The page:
Claims (93)

1. A method of suppressing acknowledgments to multicast announce messages within a wireless communications network, comprising:
sending an announce message announcing a multicast session to a plurality of access terminals;
receiving, from one of the plurality of access terminals, at least one response message responsive to the announce message; and
sending, in response to the received at least one response message, a suppression message to request access terminals not to send announce acknowledgment messages for the announced multicast session.
2. The method of claim 1, wherein the receiving step receives the at least one response message in accordance with an access control message (ACM) that indicates a manner in which access terminals are to attempt to send response messages to the announce message.
3. The method of claim 2, wherein the ACM designates, for the access terminal from which the at least one response message is received, a first position in a response order indicated by the ACM.
4. The method of claim 1, wherein the at least one response message includes an announce acknowledgment message acknowledging that the transmitted announce message has been received.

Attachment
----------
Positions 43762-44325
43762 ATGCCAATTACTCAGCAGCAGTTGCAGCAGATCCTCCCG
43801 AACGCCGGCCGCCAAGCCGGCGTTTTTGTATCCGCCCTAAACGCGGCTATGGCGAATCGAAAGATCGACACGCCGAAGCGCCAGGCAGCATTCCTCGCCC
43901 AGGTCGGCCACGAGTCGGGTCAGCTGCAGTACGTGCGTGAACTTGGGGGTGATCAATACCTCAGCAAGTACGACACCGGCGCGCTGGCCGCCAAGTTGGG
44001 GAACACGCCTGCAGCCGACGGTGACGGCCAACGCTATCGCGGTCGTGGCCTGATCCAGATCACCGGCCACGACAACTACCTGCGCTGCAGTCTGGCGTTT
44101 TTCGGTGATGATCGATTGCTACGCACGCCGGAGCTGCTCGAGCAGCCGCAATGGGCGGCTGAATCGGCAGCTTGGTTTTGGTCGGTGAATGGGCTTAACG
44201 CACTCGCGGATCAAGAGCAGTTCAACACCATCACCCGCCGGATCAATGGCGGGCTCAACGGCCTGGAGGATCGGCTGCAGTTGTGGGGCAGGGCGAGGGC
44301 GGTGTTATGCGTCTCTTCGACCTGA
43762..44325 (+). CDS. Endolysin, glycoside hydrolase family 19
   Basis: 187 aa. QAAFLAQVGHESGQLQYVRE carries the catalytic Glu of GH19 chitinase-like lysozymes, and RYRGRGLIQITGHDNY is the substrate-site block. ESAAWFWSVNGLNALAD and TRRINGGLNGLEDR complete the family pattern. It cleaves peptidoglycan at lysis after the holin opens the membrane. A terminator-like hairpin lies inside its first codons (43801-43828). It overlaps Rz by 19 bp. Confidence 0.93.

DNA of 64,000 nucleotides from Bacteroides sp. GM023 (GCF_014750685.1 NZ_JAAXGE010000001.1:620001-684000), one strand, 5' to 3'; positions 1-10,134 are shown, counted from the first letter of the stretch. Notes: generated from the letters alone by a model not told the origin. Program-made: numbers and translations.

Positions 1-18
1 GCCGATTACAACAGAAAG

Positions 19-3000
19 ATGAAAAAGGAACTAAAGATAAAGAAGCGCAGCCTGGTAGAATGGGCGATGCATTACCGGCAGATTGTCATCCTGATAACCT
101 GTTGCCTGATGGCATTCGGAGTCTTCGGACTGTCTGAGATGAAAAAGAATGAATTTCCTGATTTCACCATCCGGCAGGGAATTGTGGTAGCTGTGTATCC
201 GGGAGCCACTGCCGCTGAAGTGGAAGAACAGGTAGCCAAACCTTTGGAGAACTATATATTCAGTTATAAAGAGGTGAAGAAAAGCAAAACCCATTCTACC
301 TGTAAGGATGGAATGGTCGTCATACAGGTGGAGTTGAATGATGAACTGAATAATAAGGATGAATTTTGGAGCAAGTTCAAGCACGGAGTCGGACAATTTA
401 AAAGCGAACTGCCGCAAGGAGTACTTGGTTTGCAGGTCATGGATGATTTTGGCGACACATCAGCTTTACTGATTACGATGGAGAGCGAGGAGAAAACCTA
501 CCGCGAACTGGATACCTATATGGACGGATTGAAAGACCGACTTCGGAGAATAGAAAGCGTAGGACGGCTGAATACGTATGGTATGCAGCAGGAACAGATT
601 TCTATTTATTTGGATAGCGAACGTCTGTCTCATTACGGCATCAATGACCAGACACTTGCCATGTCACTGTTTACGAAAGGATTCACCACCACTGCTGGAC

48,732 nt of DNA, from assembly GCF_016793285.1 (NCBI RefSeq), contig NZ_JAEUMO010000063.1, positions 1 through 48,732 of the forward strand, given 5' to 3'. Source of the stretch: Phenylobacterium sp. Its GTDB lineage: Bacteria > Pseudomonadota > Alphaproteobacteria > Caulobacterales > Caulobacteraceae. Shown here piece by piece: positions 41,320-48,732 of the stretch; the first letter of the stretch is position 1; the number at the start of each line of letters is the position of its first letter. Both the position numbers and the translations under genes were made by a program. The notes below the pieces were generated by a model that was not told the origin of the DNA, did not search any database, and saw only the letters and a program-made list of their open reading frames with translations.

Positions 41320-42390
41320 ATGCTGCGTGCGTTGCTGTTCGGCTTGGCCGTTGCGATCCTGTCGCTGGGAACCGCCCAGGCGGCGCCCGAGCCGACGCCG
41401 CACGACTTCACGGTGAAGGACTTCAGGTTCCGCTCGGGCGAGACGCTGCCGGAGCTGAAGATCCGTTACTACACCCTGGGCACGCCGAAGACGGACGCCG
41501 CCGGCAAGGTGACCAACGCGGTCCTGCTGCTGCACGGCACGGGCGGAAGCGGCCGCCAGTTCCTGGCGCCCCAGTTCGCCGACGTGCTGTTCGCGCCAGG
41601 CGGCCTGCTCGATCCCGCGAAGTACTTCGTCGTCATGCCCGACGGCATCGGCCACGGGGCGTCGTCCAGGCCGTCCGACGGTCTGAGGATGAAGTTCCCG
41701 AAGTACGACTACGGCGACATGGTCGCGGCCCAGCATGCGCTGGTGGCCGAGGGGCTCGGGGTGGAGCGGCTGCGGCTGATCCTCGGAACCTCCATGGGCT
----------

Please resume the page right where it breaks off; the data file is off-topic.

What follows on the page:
5. The method of claim 1, wherein the at least one response message includes a multicast registration message requesting registration to the announced multicast session.
6. The method of claim 5, wherein the multicast registration message is a BCMCSFlowRegistration message.
7. The method of claim 1, wherein the at least one response message includes (i) an announce acknowledgment message acknowledging that the transmitted announce message has been received and (ii) a multicast registration message requesting registration to the announced multicast session.
8. The method of claim 7, wherein the announce acknowledgment message and the multicast registration message are bundled together within a single access probe on a reverse link channel.
9. The method of claim 1, wherein the sending steps and receiving step are performed at an application server.
10. The method of claim 1, wherein the suppression message has a proprietary message format that is not defined by 1x EV-DO standards.